Mario Blanco, William A. Goddard III

Materials and Process Simulation Center

MSC 99 Research Conference

Caltech, March 19, 1999




There is a tremendous potential for dramatic reductions in pollution production through optimization of chemical manufacturing process design. Chemical equilibrium constants (Kc), reaction rates (k), and activity coefficients (gi) are the three most fundamental properties needed to calculate optimal solutions to common engineering problems such as mixing and separations (formulation, distillations, solvent extractions), and catalysis (hydrodesulfurization (HDS), hydrodearomatization (HDA), hydrodenitrogenation (HDN)) to name a few. Chemical engineering databases are not capable to provide all the required information, as the number of parameters increases exponentially with the number of mixture components.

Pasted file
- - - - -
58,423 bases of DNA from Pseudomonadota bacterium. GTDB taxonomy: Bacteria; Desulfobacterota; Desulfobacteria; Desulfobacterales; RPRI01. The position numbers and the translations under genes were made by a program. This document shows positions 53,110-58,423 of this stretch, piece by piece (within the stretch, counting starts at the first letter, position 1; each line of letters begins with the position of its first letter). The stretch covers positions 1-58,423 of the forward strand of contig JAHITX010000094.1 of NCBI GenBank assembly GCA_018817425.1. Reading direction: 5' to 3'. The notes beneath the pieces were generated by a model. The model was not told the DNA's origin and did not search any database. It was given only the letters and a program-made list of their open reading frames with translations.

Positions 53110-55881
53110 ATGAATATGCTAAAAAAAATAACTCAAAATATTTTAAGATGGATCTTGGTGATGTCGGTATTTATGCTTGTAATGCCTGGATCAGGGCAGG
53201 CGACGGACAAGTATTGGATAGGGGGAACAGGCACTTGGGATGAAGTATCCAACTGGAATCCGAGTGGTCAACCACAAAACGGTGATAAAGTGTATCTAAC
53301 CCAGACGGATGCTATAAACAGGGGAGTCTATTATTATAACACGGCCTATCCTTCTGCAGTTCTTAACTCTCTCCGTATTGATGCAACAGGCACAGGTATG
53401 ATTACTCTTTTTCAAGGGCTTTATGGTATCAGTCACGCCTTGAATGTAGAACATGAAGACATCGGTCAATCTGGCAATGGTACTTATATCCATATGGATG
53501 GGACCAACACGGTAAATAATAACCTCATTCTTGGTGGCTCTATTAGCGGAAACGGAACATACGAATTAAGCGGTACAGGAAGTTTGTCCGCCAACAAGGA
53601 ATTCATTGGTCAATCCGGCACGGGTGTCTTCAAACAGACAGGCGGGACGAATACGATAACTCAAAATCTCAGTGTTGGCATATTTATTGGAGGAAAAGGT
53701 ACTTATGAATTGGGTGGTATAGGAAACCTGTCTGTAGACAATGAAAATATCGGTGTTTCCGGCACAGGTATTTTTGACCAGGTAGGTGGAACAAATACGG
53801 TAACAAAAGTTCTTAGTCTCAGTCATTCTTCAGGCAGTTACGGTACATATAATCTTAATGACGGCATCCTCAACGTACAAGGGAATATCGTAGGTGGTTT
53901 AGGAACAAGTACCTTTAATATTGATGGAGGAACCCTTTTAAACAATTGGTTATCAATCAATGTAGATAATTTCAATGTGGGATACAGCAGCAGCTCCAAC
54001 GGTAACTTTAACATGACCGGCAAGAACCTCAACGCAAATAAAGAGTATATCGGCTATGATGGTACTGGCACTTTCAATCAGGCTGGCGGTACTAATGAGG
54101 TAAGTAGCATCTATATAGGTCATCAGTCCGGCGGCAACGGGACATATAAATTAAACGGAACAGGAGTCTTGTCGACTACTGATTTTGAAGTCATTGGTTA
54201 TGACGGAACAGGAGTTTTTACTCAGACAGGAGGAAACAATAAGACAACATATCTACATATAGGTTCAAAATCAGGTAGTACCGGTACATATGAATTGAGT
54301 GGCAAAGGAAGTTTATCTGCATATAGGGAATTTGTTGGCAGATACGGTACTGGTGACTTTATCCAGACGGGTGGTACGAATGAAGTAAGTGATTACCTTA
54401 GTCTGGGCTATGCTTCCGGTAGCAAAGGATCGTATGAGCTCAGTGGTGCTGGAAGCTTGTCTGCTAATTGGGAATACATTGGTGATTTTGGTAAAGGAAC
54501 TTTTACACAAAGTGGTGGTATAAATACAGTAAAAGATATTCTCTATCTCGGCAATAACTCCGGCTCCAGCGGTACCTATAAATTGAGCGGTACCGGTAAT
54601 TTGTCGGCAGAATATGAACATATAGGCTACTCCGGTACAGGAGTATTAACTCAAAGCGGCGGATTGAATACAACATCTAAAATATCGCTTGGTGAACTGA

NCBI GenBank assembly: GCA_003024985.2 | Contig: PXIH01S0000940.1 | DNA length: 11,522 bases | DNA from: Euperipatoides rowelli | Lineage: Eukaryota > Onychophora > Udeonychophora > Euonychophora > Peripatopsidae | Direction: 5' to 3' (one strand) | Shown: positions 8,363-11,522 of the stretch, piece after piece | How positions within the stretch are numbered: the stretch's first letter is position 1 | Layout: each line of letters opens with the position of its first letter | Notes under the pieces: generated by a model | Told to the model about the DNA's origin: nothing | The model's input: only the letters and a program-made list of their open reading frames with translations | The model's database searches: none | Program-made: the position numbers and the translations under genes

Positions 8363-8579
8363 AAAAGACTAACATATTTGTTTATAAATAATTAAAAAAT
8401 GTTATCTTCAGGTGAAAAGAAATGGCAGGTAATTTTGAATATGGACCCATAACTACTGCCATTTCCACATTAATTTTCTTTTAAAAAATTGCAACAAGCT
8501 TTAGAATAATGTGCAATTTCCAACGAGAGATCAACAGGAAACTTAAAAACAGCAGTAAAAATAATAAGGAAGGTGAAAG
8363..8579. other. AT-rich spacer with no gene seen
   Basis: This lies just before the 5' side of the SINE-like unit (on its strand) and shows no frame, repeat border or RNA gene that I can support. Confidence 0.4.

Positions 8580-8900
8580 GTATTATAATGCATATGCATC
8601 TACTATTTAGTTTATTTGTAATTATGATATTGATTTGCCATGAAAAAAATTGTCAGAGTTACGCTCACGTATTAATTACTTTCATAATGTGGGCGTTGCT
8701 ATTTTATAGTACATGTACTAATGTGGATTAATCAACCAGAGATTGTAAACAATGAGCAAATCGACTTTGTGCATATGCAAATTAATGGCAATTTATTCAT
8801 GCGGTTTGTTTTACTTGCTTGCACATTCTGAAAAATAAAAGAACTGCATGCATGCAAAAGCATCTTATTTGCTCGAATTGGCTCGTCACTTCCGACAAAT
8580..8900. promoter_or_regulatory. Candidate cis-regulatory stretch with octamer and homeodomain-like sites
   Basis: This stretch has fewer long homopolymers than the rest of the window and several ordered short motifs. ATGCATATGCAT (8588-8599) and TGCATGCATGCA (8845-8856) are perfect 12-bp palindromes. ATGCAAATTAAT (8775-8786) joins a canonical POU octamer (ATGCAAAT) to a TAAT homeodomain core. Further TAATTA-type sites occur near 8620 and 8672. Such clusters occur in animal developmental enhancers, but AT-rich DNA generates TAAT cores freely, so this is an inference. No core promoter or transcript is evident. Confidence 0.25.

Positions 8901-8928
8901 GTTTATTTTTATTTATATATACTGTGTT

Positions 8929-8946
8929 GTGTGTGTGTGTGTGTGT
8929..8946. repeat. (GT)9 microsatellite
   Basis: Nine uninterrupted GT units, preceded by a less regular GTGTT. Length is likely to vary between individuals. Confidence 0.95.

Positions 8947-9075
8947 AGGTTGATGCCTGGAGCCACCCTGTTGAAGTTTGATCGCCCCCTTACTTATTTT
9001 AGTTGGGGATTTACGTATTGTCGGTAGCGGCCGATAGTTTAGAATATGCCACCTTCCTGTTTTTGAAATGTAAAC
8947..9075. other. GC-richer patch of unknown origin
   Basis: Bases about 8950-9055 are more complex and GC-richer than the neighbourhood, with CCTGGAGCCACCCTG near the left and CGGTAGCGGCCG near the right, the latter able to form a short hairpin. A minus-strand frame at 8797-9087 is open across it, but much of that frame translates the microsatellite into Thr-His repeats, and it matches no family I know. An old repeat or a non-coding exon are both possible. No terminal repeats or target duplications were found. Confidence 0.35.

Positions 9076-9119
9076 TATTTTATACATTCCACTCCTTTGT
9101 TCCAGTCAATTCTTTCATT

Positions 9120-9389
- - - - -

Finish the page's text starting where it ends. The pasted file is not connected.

The process of experimentally determining activity coefficients is an on going and difficult process into which millions of dollars of research is spent each year. Understandably, many semi-empirical methods have been proposed to predict these values, of which, UNIFAC, the UNIversal Functional group Activity Coefficient method, has arguably been the most successful. Group additivity estimation methods, such as UNIFAC, still require costly experimentation to refine the parameters needed to make useful predictions. Often group additivity methods lead to ambiguous results depending on how chemical compounds are represented in terms of individual chemical groups.


We outline how it is now possible to obtain all three properties (Kc, k, and gi) from fundamental theory, without the use of experimental data or the use of group additivity methods. We call this de novo Chemical Engineering. We will focus on the level of theory required as well as on the most common pitfalls encountered by the expert.